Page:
Unless you’ve decided to move to a cave in the Himalayas, you probably share your life with people, maybe lots of them. That number grows exponentially when we include all of people that we meet every day who we’ll never actually get to know but may nevertheless impact.
We don’t live in a vacuum; most of us live in an intertwined society where we bump up against each other all of the time. And if you’re a parent, you may have wondered how we can teach our children to be connected to our communities and thoughtful contributors to our society.
This week’s guest has devoted her life to inspiring others to seeing themselves as part of a bigger whole.
Barbara A. Lewis is an award-winning author and educator who teaches kids how to think and solve real problems. Her curriculum in character development and social activism for kids and teens has formed the basis of several books, including:
· What Do You Stand For? For Kids
· What Do You Stand For? For Teens
· The Kid’s Guide to Social Action
· The Kid’s Guide to Service Projects,
· The Teen Guide to Global Action
(You can learn more at www.barbaraalewis.com/books.)
When she taught at Jackson Elementary School in Salt Lake City, Utah, her students initiated the cleanup of hazardous waste, improved sidewalks, planted thousands of trees, and fought crime. They instigated and pushed through several state laws and an amendment to a national law, garnering 10 national awards, including two President’s Environmental Youth Awards.
In addition to having Barbara on the episode, I had a co-host: Andy Hill, the creator of the Marriage, Kids and Money podcast. On his show, Andy explores personal finance topics to strengthen the family tree and help people live financially free. Find Andy at MarriageKidsandMoney.com.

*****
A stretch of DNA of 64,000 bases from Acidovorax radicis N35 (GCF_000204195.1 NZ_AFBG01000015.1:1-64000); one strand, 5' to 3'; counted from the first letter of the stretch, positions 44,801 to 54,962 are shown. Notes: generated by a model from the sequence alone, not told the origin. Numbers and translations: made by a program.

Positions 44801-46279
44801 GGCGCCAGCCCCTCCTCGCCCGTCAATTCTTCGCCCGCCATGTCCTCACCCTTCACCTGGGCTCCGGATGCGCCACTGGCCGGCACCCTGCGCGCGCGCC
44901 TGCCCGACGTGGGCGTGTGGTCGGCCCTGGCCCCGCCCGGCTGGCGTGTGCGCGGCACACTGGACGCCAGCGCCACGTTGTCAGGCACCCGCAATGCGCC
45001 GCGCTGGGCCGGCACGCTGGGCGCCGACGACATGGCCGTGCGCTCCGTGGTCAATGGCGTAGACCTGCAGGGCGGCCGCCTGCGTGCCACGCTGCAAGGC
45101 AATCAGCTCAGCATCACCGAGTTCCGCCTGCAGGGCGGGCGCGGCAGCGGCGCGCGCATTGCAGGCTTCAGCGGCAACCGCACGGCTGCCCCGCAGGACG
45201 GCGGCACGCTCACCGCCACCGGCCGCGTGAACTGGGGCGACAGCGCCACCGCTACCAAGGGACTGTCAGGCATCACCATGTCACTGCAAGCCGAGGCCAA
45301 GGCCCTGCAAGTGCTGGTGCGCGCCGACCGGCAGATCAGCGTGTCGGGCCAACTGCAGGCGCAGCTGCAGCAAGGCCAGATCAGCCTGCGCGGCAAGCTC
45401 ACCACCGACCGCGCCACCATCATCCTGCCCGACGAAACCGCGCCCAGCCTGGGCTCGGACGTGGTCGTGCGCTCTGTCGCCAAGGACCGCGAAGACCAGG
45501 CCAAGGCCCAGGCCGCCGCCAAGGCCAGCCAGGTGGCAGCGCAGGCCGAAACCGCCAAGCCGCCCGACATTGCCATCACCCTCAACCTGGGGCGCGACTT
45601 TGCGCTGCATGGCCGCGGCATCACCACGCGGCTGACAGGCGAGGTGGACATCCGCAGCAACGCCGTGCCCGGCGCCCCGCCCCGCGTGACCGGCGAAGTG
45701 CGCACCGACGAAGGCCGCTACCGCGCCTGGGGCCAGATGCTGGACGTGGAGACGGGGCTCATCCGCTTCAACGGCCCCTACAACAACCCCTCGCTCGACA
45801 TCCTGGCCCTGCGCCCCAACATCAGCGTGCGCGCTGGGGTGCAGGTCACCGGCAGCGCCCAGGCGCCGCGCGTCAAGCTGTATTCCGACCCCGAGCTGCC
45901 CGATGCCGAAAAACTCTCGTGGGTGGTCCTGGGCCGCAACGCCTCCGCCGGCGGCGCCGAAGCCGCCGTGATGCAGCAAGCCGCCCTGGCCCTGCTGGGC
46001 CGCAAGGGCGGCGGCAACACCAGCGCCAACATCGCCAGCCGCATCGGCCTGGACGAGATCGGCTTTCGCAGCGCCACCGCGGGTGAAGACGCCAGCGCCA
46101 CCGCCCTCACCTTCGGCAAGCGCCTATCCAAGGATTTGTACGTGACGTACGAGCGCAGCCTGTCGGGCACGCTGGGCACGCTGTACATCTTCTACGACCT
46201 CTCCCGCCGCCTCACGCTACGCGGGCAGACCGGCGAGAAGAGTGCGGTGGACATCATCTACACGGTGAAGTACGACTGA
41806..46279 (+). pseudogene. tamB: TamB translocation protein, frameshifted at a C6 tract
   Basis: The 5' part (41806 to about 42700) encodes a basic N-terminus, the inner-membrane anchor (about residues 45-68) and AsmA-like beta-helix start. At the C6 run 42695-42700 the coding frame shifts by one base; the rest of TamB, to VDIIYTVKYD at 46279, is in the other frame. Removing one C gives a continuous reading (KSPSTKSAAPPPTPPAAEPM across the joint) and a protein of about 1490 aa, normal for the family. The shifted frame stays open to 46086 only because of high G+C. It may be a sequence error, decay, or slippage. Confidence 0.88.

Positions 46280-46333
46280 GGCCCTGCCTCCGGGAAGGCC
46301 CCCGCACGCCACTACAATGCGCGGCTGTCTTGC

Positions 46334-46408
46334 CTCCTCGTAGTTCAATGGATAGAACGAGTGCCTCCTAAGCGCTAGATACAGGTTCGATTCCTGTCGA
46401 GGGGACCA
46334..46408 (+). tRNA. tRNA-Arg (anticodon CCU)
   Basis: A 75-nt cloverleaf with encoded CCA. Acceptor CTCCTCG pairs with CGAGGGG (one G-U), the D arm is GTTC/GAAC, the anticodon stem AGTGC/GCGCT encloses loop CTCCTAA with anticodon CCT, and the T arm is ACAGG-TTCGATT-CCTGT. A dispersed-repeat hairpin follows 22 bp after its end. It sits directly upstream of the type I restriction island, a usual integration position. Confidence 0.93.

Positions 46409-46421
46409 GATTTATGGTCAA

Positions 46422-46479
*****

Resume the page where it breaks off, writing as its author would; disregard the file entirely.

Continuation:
Raising kids that become social activists might seem like a lofty goal, especially when many of us adults haven’t figured out how to fit volunteering and social activism into our own lives.
But what I love about this conversation with Barbara and Andy is that we can start to see that the entire foundation of where we as individuals connect with our community starts with teeny tiny shifts in our thinking and teeny tiny action steps. I for one felt relieved and inspired by the end of this conversation, and I think you will too.
1. What I loved about Barbara’s approach to teaching citizenship and activism is that she’s the first one to admit that she doesn’t hand her students solutions. In her own words, her best skill is that she asks really great questions and she rarely knows the answers. To hand a kid a problem and then tell them how to solve it is, as Barbara says, the kiss of death. They just won’t have any sense of ownership to take it anywhere.
2. Activism can start with something as simple as going for a walk around your neighborhood and looking for problems your kids could help to solve. It’s reminding our kids that they are good problem solvers and then resisting the urge to solve those problems for them.
3. In addition to letting them be their own problem solvers, Barbara encourages parents and teachers to let kids be their own advocates. In her experience, kids are much more compelling and effective at enrolling adults when they’re not puppets but authentic spokespeople of the cause they are advocating for. It’s so important that we teach our kids to speak up for themselves and to speak effectively to adults.
4. We as adults need to learn to censor our “yeah, buts.” When a child comes to us with an idea, we might have all sorts of reasons why it won’t work. But kids are natural possibilitairans; they can cut through all of the red tape with their imaginations when we step aside and let them work through a problem creatively without us stepping in to poo poo it right from the beginning.
5. One of the best ways to teach our kids about character (fairness, cooperation, caring, responsibility, etc.) is to draw on the stories around us. These could be real-life examples, books or movies. Stories help kids to make the connection.
6. When it comes to social activism, the size of the project makes no difference. The entire purpose of a service project is to make the connection between problems and solutions. It’s the change we experience on this inside that matters most.
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A big thanks to Barbara and Andy for being on the show this week.
You can learn more about Barbara, her books and her workshops, at http://www.barbaraalewis.com.
To track down my cohort, Andy, head over to MarriageKidsandMoney.com.
Until next time,